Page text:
Finally we made it to the last Sunday – the big, official parade. Unfortunately, I didn’t sleep well and got up feeling kind of disgusting. I tried to rest a bit more before leaving but Betania had told me to be there around 1:00 in order to leave at 2: today, instead of leaving on foot from the house, we had a bus to take us down to the monument area, where the parade was to start. So I got there around 1:20, and absolutely no one was there except for one Confraterno gluing things onto his son’s unfinished costume. I sat there for a while . . . then a while longer . . . getting more and more sleepy, and no one else showed up. I got tired of this after about an hour and a half so decided to run home for a quick nap. I did and an hour later returned just in time for the bus.
Down in a parking lot behind the monument, we got suited up, took a picture, and – surprise, surprise – stood around for a long time. I wished I had my camera to take picture of the even more luxurious costumes that had come out for this, the day of judgment, but there wasn’t any way to carry it and be a lechon at the same time. There were some great ones, though: one group seemed to have taken feathers as their unifying theme, so one had his horns completely wrapped barber-pole style in many colors of feather boas, while another had ostrich feathers in fluorescent colors tied to his, and a third had boas running down the sides of his costume as accents. Eventually, we got lined up behind our new and improved disco lite (no rusty pick-ups in the final parade, especially since the Federation money finally came through) and stood around some more. And then we got moving.
Today being the final parade, we had few opportunities to remove our masks for a breather, and combined with the obligation to keep dancing and the intense sun this made for an extremely sweaty afternoon. (At the end, when I did take my mask off and hand it to one of the security, he asked me, “did you pour water on this?”) There were points I thought I couldn’t keep going – in fact, our youngest member had to rest for a bit, and I saw another kid collapsed from the heat being carried out at one point – but the crowd’s excitement kept our feet moving. Also, there were tons of little kids there that wanted to touch you and shake your hand, and people with cameras who wanted to take your picture. I finally felt I had the hang of the lechon’s characteristic dance movements and the clown spirit a lechon should have. When we reached the end of the route, the underpass to Las Hermanas Mirabal avenue, I danced around lechon-style with Polanquito for a bit and Betania commented that we moved just alike. I took this as a compliment, considering Polanquito’s 60-some years of lechon experience.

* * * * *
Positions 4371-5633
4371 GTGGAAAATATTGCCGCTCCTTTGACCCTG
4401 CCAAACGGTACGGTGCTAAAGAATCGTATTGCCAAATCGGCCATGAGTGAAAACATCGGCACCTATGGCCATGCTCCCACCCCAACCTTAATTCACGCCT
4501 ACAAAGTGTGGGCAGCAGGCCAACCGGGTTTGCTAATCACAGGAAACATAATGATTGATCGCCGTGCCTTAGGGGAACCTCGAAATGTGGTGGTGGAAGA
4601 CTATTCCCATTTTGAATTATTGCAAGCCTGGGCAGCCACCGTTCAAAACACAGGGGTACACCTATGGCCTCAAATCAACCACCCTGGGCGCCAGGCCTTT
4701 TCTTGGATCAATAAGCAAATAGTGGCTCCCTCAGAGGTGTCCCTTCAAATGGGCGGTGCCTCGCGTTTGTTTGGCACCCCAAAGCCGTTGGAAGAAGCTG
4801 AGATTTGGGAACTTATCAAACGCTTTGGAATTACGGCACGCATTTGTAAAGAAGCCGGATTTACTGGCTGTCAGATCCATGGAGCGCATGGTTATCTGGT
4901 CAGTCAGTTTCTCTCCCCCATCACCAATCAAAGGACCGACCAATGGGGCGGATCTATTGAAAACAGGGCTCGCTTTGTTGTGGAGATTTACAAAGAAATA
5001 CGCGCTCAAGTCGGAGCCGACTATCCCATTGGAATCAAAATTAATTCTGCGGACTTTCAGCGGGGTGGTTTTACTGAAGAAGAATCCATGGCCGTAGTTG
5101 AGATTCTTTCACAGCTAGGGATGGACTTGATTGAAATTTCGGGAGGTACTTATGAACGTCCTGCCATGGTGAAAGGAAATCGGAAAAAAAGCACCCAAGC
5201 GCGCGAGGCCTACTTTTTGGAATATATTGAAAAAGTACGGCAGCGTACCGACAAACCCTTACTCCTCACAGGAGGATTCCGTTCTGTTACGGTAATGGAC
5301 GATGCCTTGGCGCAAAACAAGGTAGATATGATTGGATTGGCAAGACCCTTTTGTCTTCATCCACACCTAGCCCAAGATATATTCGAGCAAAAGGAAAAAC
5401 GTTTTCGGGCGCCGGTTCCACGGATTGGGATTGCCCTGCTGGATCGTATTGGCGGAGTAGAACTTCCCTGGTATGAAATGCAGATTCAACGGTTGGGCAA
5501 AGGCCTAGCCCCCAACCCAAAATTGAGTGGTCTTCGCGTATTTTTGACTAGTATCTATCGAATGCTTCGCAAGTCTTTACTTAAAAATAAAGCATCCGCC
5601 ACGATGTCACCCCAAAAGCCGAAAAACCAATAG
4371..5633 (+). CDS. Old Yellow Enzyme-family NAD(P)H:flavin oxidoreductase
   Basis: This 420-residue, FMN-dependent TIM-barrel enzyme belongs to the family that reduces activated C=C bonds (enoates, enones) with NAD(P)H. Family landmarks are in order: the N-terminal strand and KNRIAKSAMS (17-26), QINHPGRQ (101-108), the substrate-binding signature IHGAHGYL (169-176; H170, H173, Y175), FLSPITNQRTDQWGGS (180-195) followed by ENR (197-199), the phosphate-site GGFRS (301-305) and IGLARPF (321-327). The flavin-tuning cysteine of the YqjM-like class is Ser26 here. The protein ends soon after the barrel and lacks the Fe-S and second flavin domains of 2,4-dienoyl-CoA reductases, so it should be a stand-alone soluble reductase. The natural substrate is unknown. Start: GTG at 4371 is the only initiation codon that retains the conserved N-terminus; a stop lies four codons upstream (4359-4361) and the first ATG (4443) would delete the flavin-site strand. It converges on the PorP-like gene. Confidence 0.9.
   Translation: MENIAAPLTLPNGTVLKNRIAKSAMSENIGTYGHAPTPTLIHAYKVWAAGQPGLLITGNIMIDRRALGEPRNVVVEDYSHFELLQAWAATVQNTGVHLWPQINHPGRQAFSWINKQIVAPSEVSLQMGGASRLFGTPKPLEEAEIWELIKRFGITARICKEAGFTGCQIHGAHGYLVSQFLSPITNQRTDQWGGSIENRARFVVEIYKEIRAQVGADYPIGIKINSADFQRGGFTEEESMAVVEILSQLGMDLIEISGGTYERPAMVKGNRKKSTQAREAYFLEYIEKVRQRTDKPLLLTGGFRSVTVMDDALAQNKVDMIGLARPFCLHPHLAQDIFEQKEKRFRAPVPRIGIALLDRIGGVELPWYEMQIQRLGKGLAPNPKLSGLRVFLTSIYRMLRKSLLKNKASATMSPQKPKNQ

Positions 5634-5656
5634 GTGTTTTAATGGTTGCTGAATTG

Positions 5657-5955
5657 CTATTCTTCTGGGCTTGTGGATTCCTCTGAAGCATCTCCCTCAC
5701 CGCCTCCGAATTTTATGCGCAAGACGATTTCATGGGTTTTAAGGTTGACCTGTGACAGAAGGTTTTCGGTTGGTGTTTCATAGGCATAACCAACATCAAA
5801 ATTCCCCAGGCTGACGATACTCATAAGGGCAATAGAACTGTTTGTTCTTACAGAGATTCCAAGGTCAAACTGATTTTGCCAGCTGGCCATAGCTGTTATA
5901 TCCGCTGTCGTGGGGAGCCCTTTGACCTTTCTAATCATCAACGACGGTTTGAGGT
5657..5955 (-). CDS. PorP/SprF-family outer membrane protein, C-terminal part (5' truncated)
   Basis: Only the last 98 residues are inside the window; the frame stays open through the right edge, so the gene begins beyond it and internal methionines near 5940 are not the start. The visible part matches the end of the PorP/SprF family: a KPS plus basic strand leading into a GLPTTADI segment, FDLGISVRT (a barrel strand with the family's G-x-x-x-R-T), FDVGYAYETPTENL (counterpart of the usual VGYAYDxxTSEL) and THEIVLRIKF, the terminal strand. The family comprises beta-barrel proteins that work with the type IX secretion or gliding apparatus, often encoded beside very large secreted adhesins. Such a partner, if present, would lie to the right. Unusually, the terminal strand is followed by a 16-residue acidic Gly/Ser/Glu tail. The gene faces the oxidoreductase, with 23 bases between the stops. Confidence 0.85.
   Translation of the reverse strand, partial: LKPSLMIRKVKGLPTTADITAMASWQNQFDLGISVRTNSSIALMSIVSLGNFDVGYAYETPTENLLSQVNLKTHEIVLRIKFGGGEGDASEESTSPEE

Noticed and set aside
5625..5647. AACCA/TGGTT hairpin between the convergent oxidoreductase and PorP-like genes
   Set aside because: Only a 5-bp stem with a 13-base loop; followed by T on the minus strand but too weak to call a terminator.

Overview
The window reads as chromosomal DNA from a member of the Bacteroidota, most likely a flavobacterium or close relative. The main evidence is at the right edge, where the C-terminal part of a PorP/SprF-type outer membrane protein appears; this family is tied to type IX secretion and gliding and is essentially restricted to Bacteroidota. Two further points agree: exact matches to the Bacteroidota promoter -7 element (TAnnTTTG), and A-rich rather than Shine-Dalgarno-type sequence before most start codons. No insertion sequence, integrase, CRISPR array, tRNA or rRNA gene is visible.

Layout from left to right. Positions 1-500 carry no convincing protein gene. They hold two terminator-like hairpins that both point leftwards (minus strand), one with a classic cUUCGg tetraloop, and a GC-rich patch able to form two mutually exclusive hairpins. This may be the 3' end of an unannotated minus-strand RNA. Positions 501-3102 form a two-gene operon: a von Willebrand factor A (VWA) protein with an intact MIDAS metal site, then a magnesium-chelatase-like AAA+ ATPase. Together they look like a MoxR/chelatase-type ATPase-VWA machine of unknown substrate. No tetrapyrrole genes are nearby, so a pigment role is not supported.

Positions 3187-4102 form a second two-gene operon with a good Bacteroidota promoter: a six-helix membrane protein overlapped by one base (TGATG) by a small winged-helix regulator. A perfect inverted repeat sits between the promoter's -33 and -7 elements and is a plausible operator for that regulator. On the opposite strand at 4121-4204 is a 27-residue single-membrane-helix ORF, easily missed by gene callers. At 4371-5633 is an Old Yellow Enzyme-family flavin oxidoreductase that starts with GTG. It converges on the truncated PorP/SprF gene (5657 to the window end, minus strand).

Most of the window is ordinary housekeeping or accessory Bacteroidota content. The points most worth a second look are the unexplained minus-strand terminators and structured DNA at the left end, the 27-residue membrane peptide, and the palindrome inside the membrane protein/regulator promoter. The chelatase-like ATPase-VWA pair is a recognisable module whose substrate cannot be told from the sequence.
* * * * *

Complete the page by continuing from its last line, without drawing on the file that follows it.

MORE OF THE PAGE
Our job well done, we celebrated once again with beer and bachata, and then I took off for a hard-earned dinner. Still, the next day it was clear that I’d lost some weight. Being a lechon is hard work! Say, this could be the next fad diet…
After carnival, most anything is a let-down. But I tried to keep the excitement alive by going to see “Walk the Line” (a.k.a. “Johnny & June: Pasion y locura”), which I enjoyed very much. I left the theater just in time to catch the fireworks display in celebration of Dominican Independence Day, which put a nice end to a lazy Monday (by force – everything was closed, and Rafaelito cancelled class again because he had to go to Puerto Plata for the 3rd anniversary of his mother’s death). Both Tuesday and Thursday were spent in the exciting pursuit of writing grant applications and catching up on email. Which leaves Wednesday, most of which was spent chatting with other típico-heads at Rafaelito’s house; briefly rehearsing a couple of tunes for my upcoming TV performance, and interviewing a Robalagallina about his experiences as a carnival transvestite. And that takes me up to the present, which finds me watching American Idol with Spanish subtitles, interspersed with music videos, one of which is from a Shah Rukh Khan Hindi film. That was unexpected!